These shares had a high cost basis about $41.00/share when the MLP converted to a C corp. Nice that I can harvest lots of long term gains to offset this loss so timing is good w/ market at/near all time highs.

My other pipeline companies doing good, ENB, PBA as well as the MLPs I hold. KMI by far had the highest cost basis with this sale at $30/share. When I finish my re-buy s/d get avg cost down to around $24/share. Then if I sell the other high priced shares (I need to wait 30 days on the sale and 30 days on the buy) in Aug/Sept, I can Buy those back in the Nov/Dec period.

Therefore, to avoid the 'wash' rule need to do those sales now if I do 50% of the high cost shares (ie 2 separate sales) in two batches.

Maybe we will see KMI work it's way back to $30.00/share where it traded in 2014.

EKS

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To: E_K_S who wrote (54)6/29/2018 4:29:25 PM
From: robert b furman
   of 160
 
Hi E_K_S,

I have some 200 at 35.00 and the rest were assigned from some $25.00 puts back when the dividend cut was made.

I doubled down to lower my cost average back when they announced the expected dividend increases through 2020.

I have also sold some 18 puts that if KMI stays below 18 - I'll get quite a few shares for a net of 15.83 .

Last month I had 3100 of KMI put premium expire and this next January I have some 15.00 puts that I think will expire to zero also - that 5,000 grand doesn't lower the cost basis, but it helps me metally stay positive on KMI.

if they keep to the expected dividend increses I'm ballparking I have an average cost of 21 ish.

It will have taken several years to evolce but I'll have a 5.7 % yield on my cost - not counting the put premium I collected.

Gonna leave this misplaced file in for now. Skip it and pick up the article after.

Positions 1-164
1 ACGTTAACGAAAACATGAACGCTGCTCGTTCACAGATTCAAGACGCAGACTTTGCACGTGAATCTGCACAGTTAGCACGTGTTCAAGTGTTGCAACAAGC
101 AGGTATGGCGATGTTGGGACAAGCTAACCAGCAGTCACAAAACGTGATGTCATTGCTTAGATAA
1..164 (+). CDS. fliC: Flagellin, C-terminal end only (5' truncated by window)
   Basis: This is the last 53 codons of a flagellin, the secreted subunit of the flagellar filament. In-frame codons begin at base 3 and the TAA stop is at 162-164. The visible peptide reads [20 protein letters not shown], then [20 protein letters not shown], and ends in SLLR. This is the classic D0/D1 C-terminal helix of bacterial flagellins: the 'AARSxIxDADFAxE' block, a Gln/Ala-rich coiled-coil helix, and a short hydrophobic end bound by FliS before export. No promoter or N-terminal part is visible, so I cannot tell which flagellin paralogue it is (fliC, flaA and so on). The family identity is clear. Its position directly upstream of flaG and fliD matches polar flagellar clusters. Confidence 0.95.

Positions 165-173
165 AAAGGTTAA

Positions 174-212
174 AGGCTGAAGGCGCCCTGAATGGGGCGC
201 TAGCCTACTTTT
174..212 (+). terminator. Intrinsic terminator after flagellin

Long term KMI is a great stock and zi expect their dividend growth the be strong as well.

I liked the sale of the pipeline to Canada, as proceeds were said to reduce debt.

Many still HAVE HARD FEELINGS ABOUT THE DIVIDEND REDUCTION.

They were doing the right things by becoming a C corp and I do not know who knew the Saudi's would pull such a massive flooding of oil in the market place - It caught most for a loop and KMI has done a good job of recovering imo.

It will be a long term buy and hold for me.

Have a great weekend - its hot here in Wisconsin!

Bob

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To: E_K_S who wrote (54)8/6/2018 11:30:20 PM
From: E_K_S
   of 160
 
After 31 days was able to buy back my shares sold at $17.75/share for $17.62/share last Friday. AVG cost lowered but have another chunk to do in 31 days.

To avoid a 'Wash', you have to not Buy/Sell 31 days Before and After you transaction/ It takes 62 days to complete the Buy/Sell . .wash & repeat. To harvest losses, I do 1/2 of the shares in the 62 day cycle then the other 1/2 in another 62 day cycle.

I had a lot of $30/share basis stock from the conversion of the MLP to the C corp. I should get my average cost down to around $20/share after the two 62 day cycle are complete (ie 124 days).

I thin KMI is a 2019 & 2020 story stock especially as economy continues to grow and domestic Oil/NG usage increase and maybe get some growing exports too.

EKS

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To: E_K_S who wrote (56)10/26/2018 10:28:04 AM
From: E_K_S
1 Recommendation   of 160
 
Did another Sell (9/5/2018) of KMI @ $17.62/share and bought back 50% of those this AM @ $16.25/share. Getting my avg cost down after their conversion from MLP to C corp.

Avg cost of total position after this Buy is $17.02/share. Have the final Buy GTC set at $15.34/share which may/could hit after xdiv date of 10/30.

On my last Buy, I get the $0.20/share div and stock yields 5%. Would like to get the other shares at/below $16.00/share after the xdate.

Good Investing

FWIW looking at value Buys w/ companies that pay a 5% div and can cover their dividend w/ modest revenue growth. Will buy 4% payers but must have better growth prospects (CY is on my candidate Buy) and in a sector that has already corrected back to their SMA(200) weekly. $SOX and XLE have seen this correction back to their SMA(200) weekly so time to be shopping for values in these sectors.

EKS

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To: E_K_S who wrote (57)10/26/2018 8:47:07 PM
From: robert b furman
   of 160
 
Right kind of thinking Eric,

Bob